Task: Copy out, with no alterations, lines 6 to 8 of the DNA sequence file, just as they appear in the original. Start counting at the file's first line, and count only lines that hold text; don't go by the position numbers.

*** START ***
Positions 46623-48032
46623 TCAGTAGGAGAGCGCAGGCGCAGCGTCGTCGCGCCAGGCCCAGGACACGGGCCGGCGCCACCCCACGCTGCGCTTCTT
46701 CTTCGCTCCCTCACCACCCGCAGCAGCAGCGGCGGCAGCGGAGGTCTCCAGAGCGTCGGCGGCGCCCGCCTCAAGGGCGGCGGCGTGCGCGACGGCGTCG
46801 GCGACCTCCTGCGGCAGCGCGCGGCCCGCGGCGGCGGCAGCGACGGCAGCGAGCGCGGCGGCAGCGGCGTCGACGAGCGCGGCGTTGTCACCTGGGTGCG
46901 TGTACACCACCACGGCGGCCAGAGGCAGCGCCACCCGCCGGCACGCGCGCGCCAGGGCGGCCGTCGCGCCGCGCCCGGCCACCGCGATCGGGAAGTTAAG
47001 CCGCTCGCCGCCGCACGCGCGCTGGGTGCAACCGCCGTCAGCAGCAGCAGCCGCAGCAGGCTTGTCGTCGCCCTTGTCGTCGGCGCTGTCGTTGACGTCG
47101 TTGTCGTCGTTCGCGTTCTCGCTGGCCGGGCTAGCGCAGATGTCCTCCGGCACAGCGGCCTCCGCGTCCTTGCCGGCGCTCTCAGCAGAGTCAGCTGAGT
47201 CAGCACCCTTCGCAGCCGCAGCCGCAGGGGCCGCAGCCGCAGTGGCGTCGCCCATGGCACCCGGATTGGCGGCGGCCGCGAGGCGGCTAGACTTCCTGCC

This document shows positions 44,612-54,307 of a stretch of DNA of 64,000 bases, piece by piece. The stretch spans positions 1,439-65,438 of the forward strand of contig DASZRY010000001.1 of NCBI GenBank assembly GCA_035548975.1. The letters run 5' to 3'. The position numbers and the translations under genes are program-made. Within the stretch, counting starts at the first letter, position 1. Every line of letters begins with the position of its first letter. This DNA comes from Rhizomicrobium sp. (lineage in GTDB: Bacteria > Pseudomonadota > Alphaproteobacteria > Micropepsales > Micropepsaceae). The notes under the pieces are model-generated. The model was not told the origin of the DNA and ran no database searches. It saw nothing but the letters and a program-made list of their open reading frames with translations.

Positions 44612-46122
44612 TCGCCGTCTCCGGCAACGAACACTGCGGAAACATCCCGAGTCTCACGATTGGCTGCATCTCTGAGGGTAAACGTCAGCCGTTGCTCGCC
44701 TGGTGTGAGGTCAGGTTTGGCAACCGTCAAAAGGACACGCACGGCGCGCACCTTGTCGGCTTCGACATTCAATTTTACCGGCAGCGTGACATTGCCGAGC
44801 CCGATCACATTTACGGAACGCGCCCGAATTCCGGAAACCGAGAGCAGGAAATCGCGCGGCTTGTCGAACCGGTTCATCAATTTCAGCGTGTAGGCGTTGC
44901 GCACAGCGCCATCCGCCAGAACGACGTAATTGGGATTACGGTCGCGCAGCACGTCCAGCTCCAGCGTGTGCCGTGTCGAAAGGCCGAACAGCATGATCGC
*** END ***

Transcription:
47001 CCGCTCGCCGCCGCACGCGCGCTGGGTGCAACCGCCGTCAGCAGCAGCAGCCGCAGCAGGCTTGTCGTCGCCCTTGTCGTCGGCGCTGTCGTTGACGTCG
47101 TTGTCGTCGTTCGCGTTCTCGCTGGCCGGGCTAGCGCAGATGTCCTCCGGCACAGCGGCCTCCGCGTCCTTGCCGGCGCTCTCAGCAGAGTCAGCTGAGT
47201 CAGCACCCTTCGCAGCCGCAGCCGCAGGGGCCGCAGCCGCAGTGGCGTCGCCCATGGCACCCGGATTGGCGGCGGCCGCGAGGCGGCTAGACTTCCTGCC